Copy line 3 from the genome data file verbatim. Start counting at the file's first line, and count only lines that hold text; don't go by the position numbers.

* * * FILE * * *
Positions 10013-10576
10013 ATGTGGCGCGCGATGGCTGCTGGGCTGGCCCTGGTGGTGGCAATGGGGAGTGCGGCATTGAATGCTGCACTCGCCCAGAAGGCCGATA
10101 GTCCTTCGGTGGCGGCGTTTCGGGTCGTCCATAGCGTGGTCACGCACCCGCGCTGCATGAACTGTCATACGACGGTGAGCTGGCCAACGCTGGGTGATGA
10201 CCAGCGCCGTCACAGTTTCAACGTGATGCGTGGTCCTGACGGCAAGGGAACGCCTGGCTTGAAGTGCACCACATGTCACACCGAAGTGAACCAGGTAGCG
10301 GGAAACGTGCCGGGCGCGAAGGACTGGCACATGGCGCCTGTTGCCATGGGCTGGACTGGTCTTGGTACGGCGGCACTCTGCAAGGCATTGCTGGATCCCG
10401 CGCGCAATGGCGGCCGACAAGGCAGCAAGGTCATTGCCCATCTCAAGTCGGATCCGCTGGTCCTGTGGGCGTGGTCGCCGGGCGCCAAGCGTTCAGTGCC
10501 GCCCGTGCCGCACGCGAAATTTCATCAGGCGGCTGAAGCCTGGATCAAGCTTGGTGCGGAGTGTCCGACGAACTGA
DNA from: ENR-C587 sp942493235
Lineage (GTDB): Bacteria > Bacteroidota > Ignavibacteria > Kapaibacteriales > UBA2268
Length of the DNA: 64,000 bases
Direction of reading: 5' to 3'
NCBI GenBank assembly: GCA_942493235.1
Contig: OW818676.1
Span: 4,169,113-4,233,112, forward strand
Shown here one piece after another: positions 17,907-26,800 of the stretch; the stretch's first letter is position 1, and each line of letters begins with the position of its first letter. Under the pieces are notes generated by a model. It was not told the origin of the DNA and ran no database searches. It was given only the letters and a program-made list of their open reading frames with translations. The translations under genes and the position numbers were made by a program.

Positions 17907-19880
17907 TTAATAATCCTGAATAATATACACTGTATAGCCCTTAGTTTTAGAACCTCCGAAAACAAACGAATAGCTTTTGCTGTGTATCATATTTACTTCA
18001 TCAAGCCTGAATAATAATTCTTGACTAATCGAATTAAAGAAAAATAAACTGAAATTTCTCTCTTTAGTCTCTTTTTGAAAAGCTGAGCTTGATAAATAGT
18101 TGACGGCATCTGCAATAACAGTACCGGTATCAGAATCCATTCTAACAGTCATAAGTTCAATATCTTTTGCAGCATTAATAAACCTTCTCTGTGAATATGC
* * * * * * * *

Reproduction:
10101 GTCCTTCGGTGGCGGCGTTTCGGGTCGTCCATAGCGTGGTCACGCACCCGCGCTGCATGAACTGTCATACGACGGTGAGCTGGCCAACGCTGGGTGATGA